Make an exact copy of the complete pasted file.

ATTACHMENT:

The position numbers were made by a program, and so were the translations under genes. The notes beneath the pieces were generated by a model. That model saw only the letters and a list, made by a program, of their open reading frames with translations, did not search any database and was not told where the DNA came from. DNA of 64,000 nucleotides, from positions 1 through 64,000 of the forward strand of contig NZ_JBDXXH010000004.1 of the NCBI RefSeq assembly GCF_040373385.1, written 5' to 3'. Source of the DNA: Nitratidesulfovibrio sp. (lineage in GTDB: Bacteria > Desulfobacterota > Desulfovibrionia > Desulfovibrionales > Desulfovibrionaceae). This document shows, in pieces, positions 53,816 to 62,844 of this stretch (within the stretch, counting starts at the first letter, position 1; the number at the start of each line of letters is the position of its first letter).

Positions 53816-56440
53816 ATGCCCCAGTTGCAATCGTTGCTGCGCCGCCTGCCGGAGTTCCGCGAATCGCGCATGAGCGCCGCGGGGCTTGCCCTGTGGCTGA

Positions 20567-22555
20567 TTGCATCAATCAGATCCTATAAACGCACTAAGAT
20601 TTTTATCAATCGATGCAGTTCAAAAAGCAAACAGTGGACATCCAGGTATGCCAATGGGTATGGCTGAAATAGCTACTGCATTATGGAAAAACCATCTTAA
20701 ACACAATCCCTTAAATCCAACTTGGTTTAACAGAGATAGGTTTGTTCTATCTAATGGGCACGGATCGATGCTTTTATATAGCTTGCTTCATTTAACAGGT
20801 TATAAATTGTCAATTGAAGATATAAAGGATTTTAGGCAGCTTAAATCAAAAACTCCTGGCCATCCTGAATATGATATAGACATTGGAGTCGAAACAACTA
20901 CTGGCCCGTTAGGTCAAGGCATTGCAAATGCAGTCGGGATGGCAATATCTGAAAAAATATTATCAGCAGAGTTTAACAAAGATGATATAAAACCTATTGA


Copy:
The position numbers were made by a program, and so were the translations under genes. The notes beneath the pieces were generated by a model. That model saw only the letters and a list, made by a program, of their open reading frames with translations, did not search any database and was not told where the DNA came from. DNA of 64,000 nucleotides, from positions 1 through 64,000 of the forward strand of contig NZ_JBDXXH010000004.1 of the NCBI RefSeq assembly GCF_040373385.1, written 5' to 3'. Source of the DNA: Nitratidesulfovibrio sp. (lineage in GTDB: Bacteria > Desulfobacterota > Desulfovibrionia > Desulfovibrionales > Desulfovibrionaceae). This document shows, in pieces, positions 53,816 to 62,844 of this stretch (within the stretch, counting starts at the first letter, position 1; the number at the start of each line of letters is the position of its first letter).

Positions 53816-56440
53816 ATGCCCCAGTTGCAATCGTTGCTGCGCCGCCTGCCGGAGTTCCGCGAATCGCGCATGAGCGCCGCGGGGCTTGCCCTGTGGCTGA

Positions 20567-22555
20567 TTGCATCAATCAGATCCTATAAACGCACTAAGAT
20601 TTTTATCAATCGATGCAGTTCAAAAAGCAAACAGTGGACATCCAGGTATGCCAATGGGTATGGCTGAAATAGCTACTGCATTATGGAAAAACCATCTTAA
20701 ACACAATCCCTTAAATCCAACTTGGTTTAACAGAGATAGGTTTGTTCTATCTAATGGGCACGGATCGATGCTTTTATATAGCTTGCTTCATTTAACAGGT
20801 TATAAATTGTCAATTGAAGATATAAAGGATTTTAGGCAGCTTAAATCAAAAACTCCTGGCCATCCTGAATATGATATAGACATTGGAGTCGAAACAACTA
20901 CTGGCCCGTTAGGTCAAGGCATTGCAAATGCAGTCGGGATGGCAATATCTGAAAAAATATTATCAGCAGAGTTTAACAAAGATGATATAAAACCTATTGA